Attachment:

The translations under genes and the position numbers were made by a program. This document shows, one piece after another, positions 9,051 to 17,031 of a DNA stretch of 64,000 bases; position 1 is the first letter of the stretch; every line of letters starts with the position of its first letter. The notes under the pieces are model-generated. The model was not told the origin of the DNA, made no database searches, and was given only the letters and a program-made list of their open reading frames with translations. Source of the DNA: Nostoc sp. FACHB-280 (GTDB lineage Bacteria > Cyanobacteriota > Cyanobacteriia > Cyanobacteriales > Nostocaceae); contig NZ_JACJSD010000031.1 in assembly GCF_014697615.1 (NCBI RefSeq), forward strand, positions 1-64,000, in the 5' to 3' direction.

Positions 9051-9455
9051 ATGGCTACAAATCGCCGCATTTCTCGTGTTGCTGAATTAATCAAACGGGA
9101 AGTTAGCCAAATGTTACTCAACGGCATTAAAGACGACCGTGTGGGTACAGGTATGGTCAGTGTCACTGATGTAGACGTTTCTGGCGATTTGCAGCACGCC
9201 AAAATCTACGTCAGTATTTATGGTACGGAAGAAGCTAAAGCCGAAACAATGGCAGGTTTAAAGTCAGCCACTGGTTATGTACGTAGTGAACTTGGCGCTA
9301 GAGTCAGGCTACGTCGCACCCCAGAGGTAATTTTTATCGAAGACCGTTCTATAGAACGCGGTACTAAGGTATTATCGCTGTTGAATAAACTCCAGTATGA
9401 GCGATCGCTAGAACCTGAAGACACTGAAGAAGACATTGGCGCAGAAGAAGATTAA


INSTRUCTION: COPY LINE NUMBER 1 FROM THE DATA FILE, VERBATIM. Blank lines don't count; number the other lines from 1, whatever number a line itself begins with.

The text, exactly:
The translations under genes and the position numbers were made by a program. This document shows, one piece after another, positions 9,051 to 17,031 of a DNA stretch of 64,000 bases; position 1 is the first letter of the stretch; every line of letters starts with the position of its first letter. The notes under the pieces are model-generated. The model was not told the origin of the DNA, made no database searches, and was given only the letters and a program-made list of their open reading frames with translations. Source of the DNA: Nostoc sp. FACHB-280 (GTDB lineage Bacteria > Cyanobacteriota > Cyanobacteriia > Cyanobacteriales > Nostocaceae); contig NZ_JACJSD010000031.1 in assembly GCF_014697615.1 (NCBI RefSeq), forward strand, positions 1-64,000, in the 5' to 3' direction.